I'm curious to see what percentage of our readers who run custom ROMs are using AOSP (Android Open Source Project - something pretty close to vanilla Android, such as CyanogenMod), and what percentage are using something based on stock device ROMs. More specifically, I want to find out if people on certain manufacturers are more likely to go AOSP than others - in other words, is Blur/NinjaBlur pushing more people to AOSP than TouchWiz, or is there no difference?
Hot on the heels of the report from the analytics firm Canalys, market research firm IDC has reaffirmed Apple as the largest smartphone manufacturer in the world. Unlike the findings from Canalys, which grouped smartphone OS platforms together irrespective of manufacturer, IDC's study has broken down shipment numbers in Q2 2011 according to device vendors. The findings (courtesy of Engadget) are as follows:
Smartphone shipments in Q2 2011 totalled 106.6 million, an increase of 42.2 million from last year.
Android updates are a bit of a tricky subject for all involved parties. Obviously consumers and Google are on the same page in that they want Android updates to roll out to individual devices as soon as possible. But for manufacturers and carriers, updates are costly to customize, quality test, and roll-out.
Manufacturer user interfaces (UIs) can be a bit of a hot-button topic in the Android world. Some prefer vanilla Android, à la CyanogenMod. Others have no issue with them whatsoever, and even actively seek to restore some of the functionality. (Others still prefer to roll their own, or like the ability to switch at will...
In light of this week's bootloader lockdown bonanza, it makes sense to ask something related. We know that as an Android-centric blog, our readers are likely to be a bit more hack-'n-mod oriented, so we're interested to see: who will manufacture your next device?
The "why" isn't crucial, though you're certainly encouraged to share your reasoning via the comments.
It appears Verizon has altered the terms of its "Certified Like New Program" ("CLNP") (pray they don't alter them further) to be a lot more demanding regarding the condition of exchanged devices.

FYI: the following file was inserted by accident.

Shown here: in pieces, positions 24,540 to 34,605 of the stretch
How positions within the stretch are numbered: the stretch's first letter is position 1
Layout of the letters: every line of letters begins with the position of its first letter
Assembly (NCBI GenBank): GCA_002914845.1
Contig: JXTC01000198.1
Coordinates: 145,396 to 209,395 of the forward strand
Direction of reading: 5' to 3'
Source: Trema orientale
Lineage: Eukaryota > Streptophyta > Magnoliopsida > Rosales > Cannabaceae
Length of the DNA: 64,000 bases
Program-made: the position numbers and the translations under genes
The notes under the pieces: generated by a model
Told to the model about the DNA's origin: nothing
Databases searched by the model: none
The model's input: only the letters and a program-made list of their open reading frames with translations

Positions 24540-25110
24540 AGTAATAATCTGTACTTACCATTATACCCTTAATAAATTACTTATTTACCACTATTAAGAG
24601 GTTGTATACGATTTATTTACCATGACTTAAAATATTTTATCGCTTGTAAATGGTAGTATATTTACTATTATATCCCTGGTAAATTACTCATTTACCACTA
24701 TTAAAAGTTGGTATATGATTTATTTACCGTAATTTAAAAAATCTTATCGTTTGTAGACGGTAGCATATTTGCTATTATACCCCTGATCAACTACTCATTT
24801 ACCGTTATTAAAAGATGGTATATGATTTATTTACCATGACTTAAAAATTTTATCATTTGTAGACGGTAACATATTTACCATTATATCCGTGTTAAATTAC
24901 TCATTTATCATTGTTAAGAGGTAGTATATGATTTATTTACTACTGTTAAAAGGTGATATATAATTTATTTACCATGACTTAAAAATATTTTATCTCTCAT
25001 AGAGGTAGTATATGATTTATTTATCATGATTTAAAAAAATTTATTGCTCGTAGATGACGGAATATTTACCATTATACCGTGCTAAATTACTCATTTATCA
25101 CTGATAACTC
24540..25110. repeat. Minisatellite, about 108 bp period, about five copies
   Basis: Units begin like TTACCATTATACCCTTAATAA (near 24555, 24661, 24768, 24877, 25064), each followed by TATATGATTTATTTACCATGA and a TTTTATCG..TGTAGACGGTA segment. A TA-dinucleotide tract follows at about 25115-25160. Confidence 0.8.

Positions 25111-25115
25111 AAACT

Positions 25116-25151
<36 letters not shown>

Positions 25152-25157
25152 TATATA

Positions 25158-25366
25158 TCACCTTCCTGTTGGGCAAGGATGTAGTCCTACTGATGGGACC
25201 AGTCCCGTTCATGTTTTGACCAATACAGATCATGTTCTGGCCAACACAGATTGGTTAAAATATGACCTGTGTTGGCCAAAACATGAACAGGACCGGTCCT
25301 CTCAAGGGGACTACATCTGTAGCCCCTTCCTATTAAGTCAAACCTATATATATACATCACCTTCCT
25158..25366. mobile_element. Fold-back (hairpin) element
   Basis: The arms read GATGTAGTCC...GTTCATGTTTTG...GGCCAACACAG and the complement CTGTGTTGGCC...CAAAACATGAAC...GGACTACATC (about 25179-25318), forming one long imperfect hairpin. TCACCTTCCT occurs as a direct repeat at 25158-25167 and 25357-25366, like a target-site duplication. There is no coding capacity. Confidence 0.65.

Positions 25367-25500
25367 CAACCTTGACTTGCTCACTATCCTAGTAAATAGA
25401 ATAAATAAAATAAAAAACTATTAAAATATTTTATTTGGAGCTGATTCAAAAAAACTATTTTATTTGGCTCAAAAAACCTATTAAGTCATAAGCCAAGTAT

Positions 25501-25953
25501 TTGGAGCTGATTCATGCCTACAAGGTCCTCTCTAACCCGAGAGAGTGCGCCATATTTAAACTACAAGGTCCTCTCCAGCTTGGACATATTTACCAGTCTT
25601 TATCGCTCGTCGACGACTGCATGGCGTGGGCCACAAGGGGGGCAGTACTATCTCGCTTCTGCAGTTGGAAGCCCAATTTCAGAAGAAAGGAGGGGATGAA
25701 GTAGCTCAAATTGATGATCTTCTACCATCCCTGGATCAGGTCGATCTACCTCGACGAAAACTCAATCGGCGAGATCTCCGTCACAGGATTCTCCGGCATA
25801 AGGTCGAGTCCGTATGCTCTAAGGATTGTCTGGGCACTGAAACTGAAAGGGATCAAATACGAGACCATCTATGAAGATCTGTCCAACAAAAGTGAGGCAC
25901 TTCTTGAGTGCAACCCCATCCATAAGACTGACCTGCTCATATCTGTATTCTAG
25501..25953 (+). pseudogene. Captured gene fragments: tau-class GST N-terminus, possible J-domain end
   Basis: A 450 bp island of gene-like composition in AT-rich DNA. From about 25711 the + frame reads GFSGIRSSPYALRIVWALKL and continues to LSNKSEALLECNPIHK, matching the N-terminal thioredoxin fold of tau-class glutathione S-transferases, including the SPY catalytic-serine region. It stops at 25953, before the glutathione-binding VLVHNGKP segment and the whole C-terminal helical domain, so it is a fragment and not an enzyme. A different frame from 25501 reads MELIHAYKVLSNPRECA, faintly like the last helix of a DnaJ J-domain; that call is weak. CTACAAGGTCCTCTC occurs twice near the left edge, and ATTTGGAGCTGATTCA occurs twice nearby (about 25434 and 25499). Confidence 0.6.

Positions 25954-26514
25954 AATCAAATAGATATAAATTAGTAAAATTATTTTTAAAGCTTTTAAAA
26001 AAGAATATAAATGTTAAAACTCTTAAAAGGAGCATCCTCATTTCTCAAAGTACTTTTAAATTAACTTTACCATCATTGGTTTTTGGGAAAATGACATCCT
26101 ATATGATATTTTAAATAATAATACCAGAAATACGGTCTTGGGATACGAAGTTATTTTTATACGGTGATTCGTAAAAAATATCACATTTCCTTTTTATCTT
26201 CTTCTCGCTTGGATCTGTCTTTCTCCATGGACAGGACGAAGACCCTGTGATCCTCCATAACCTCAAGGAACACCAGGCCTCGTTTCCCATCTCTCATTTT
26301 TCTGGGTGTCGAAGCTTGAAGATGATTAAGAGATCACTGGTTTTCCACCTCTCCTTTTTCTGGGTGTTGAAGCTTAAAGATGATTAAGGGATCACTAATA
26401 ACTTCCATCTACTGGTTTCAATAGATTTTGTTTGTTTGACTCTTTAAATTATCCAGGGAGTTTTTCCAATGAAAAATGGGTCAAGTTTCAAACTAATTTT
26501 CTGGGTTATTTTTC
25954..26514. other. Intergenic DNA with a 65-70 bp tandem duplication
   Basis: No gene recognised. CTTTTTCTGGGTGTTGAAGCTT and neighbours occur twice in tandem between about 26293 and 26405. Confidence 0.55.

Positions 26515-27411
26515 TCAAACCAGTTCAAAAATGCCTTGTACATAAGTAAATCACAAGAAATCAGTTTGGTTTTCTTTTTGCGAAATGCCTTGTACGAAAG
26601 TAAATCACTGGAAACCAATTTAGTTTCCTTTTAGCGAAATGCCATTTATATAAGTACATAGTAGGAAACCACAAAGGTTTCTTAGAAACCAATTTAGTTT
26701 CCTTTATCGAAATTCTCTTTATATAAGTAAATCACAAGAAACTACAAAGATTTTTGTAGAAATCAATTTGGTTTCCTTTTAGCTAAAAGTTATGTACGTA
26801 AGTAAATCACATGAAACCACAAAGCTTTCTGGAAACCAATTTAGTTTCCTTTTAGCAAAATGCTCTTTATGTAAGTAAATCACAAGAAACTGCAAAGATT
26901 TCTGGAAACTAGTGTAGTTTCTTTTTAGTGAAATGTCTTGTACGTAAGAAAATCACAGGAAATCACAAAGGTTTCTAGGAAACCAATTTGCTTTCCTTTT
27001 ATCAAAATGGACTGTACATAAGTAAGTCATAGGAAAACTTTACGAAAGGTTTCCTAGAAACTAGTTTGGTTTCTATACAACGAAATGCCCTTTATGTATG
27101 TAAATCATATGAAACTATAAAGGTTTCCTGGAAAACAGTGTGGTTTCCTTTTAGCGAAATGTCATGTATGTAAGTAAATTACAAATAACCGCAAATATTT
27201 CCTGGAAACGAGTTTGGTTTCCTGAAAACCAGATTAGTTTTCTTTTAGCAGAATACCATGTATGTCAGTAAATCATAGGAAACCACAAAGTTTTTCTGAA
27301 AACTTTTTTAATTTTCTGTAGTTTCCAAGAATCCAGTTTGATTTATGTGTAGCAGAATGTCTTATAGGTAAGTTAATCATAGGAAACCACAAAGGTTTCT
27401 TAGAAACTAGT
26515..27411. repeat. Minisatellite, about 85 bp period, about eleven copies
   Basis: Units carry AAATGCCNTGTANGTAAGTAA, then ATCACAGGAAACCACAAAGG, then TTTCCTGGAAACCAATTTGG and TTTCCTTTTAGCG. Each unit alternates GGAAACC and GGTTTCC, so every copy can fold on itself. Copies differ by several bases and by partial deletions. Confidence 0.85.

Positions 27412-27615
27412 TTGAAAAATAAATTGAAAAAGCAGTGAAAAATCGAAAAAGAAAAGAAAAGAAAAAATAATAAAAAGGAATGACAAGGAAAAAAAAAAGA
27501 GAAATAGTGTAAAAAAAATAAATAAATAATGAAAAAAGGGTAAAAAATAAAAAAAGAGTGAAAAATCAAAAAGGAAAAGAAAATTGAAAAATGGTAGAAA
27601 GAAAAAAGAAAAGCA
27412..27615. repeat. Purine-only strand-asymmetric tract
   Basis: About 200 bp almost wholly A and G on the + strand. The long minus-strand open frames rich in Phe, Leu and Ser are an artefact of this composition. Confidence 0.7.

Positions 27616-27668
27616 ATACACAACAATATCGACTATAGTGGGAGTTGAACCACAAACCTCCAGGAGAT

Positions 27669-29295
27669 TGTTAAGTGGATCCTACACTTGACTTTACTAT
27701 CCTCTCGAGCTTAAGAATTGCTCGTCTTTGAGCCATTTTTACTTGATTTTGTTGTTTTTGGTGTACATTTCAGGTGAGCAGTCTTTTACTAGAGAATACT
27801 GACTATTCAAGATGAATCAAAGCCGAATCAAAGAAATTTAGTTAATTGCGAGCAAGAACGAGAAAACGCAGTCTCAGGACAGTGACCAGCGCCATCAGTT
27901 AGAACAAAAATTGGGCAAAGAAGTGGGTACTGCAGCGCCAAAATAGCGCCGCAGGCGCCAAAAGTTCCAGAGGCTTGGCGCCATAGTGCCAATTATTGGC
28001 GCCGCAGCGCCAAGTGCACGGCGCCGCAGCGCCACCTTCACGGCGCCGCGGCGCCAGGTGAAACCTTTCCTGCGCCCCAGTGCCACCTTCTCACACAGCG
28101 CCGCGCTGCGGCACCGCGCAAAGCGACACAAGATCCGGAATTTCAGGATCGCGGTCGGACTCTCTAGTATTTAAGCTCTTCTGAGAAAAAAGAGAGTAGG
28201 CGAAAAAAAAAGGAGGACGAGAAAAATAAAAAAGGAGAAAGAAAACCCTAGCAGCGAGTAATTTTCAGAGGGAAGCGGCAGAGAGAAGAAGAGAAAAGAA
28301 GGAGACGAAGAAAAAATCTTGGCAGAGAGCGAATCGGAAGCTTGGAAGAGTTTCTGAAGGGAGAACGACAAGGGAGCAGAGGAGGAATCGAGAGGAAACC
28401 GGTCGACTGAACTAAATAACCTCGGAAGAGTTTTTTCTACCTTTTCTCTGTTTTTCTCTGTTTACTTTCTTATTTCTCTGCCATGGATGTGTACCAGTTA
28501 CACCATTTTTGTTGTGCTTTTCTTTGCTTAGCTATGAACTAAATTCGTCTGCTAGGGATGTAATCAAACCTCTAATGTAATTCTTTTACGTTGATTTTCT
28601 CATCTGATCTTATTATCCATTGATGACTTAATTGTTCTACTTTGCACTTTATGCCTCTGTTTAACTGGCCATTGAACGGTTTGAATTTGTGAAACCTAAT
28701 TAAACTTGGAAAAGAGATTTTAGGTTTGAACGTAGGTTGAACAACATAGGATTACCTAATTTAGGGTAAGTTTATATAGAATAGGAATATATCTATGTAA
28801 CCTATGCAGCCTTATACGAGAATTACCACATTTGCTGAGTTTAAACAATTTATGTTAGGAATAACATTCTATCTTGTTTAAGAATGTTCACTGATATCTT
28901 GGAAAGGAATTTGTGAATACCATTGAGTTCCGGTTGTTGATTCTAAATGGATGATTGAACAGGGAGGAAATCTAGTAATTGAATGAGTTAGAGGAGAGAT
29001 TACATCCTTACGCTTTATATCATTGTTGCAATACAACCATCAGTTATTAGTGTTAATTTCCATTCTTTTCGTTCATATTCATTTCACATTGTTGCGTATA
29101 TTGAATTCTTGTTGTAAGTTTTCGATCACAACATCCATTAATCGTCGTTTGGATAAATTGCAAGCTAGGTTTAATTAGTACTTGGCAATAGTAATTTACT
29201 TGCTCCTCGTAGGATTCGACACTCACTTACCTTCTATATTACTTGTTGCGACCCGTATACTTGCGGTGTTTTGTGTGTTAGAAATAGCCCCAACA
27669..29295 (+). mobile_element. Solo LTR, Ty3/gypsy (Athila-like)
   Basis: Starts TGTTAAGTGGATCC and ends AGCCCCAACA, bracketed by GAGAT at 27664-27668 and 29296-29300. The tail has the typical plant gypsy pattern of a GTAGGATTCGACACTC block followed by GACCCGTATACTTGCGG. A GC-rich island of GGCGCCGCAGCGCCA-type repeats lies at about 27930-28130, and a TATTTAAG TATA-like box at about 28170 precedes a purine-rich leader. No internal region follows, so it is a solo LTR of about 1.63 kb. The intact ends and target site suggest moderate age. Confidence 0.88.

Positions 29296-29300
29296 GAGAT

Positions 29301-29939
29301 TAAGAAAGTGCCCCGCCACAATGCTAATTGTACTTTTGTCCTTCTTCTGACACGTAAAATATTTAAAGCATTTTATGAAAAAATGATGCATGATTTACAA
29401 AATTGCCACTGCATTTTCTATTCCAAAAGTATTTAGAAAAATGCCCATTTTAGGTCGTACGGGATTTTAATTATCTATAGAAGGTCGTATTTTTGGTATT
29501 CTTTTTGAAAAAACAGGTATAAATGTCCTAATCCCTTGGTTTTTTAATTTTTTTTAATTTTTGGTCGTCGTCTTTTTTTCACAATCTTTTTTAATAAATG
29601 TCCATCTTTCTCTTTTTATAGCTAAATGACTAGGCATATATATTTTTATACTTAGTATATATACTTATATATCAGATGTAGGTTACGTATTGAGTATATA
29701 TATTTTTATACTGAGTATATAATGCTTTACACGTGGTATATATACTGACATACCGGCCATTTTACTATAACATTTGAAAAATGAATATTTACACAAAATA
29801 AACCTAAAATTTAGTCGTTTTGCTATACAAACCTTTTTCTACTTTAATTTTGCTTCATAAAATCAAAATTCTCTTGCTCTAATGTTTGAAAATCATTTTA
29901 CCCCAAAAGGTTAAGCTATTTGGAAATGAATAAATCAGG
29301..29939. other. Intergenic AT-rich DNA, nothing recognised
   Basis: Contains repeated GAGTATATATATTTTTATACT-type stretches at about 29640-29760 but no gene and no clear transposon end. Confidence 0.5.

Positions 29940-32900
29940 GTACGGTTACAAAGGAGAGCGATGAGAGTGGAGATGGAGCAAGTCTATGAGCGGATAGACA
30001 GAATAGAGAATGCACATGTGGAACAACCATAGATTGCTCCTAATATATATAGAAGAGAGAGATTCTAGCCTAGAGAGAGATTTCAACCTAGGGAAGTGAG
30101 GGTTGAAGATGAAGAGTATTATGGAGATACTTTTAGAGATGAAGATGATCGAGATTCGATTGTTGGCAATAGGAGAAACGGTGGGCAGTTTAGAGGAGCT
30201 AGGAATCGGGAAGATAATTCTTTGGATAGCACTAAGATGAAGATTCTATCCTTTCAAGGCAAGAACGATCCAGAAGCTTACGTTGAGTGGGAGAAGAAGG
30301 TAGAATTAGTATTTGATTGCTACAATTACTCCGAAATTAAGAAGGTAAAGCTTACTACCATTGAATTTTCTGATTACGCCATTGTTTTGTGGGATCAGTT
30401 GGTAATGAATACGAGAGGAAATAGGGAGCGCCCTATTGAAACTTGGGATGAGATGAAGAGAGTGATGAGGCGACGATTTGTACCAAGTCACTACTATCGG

Namely, if you send in your destroyed DROID, don't expect to get a shiny new replacement without a serious penalty - all phones sent in on warranty exchange must now meet the following requirements:
CLNR Cosmetics Standards
CLNR Cosmetic Standard Summary:
- No blemishes are permitted on front surfaces such as the touch screen, keyboard
- No more than two flaws, which must be less than 5mm in length, are permitted on other surfaces
- No flaws or defects on lens
- No dust, dirt, or fibers under lens
- Ports must be free of foreign material and corrosion, be in operating condition, and have the plugs in place if applicable
This means even if your Android device suffers from a warrantied defect and fails, you may be out of luck trying to get it exchanged if you haven't kept it in tip-top condition.
If you’ve cruised the blogosphere today, you’ve probably noticed a number of articles talking about the Digital Millennium Copyright Act (DMCA), and the Library of Congress having decided to add a few exemptions to the sweeping piece of legislation’s authority. Why is this a big deal? And is it a big deal at all?
On the latter, in some ways yes, and I’ll explain why only some later. For the former, it signifies a change in attitude over what constitutes infringement of digital copyright for two major pieces of technology, one of which we’re interested in here at Android Police (take a guess at what sort of technology that is).